Rosemarie Jensen

Monday, August 15, 2011

MSNBC Did Not "Make the Grade."


After watching MSNBC's "Making the Grade" with Tamaron Hall, and all of the other attempts to tell the story of American public education, I was disappointed that teachers and others fighting the take over of public schools were not part of the conversation. The special left out a significant piece of the discussion concerning the corporate reform movement that has devastated public schools, teachers, children, and communities. I'm sure you were aware that on the weekend of July 30th over 5000 concerned citizens assembled in Washington to protest the corporate takeover of public schools (Save Our Schools ). There were many high profile people that would have helped "Making the Grade" more informative to viewers. Also, the administrators of United Opt Out would have added much to the discussion concerning other "actions" that are being taken to rebuild public education.  The viewers would have had a chance to hear about the "real" problems facing our public schools. It would be well worth the time if MSNBC would interview some of the SOS organizers and administrators of United Opt Out.  If MSNBC really wants to "Lean Forward" there is large group of us that can help MSNBC truly take a "Forward" position on issues dealing with public education. Please feel free to contact me anytime.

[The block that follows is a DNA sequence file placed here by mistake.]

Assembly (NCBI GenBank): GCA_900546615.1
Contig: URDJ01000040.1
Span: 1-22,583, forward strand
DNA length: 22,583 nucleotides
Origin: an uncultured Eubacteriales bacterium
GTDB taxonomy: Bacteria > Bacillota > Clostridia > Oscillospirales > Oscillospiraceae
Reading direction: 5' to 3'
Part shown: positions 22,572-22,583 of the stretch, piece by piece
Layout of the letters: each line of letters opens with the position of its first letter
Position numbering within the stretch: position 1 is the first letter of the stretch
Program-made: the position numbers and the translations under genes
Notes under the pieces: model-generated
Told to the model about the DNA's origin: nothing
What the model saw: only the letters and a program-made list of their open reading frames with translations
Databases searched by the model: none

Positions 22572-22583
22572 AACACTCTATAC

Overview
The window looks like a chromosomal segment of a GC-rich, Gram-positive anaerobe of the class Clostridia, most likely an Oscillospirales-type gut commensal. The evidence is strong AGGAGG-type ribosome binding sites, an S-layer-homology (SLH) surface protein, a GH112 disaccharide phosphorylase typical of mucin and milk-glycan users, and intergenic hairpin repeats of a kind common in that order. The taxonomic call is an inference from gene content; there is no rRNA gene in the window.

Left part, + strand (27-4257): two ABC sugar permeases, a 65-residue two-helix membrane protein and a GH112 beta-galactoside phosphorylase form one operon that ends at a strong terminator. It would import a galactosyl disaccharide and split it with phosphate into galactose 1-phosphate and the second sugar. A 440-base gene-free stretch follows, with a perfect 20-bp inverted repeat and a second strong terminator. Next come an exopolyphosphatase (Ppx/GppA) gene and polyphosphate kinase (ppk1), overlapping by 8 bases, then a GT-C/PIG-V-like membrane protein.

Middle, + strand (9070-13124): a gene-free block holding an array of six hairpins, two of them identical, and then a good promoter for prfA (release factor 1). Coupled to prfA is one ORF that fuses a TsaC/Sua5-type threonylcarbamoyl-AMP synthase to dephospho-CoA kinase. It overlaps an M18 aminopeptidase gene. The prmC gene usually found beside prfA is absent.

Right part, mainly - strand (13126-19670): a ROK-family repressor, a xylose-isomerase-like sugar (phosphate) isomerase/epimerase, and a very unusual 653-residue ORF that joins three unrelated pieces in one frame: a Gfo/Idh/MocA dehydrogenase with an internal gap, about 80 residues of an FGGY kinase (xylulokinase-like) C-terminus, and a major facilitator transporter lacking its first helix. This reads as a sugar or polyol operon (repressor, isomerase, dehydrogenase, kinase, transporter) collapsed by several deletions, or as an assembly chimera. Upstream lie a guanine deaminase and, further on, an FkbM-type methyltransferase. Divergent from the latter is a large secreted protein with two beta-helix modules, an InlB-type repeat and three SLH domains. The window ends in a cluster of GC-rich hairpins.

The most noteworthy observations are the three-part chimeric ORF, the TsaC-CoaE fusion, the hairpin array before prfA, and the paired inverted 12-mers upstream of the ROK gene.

Kind Regards,


Thursday, August 11, 2011

I Am More Than a Test Score

Dear Mom and Dad,

It's almost back to school time. I've been thinking about the coming year. I know I'm not an expert, but after seven years of going to school, something seems wrong. Don't misunderstand me. I love seeing my friends and I can't wait for football season, but I'm just not looking forward to sitting in a classroom again. I mean it's been seven years and it seems like every year it just keeps getting worse. I'm not sure how to explain it, so I thought I would just list the things that I am talking about -- what I prefer and what I prefer not to

I prefer to engage in real learning.
I prefer not to spend the first five months of school preparing for tests.

I prefer to have gym, art and music classes.
I prefer not to sit and listen all day long.

I prefer to look forward to going to school.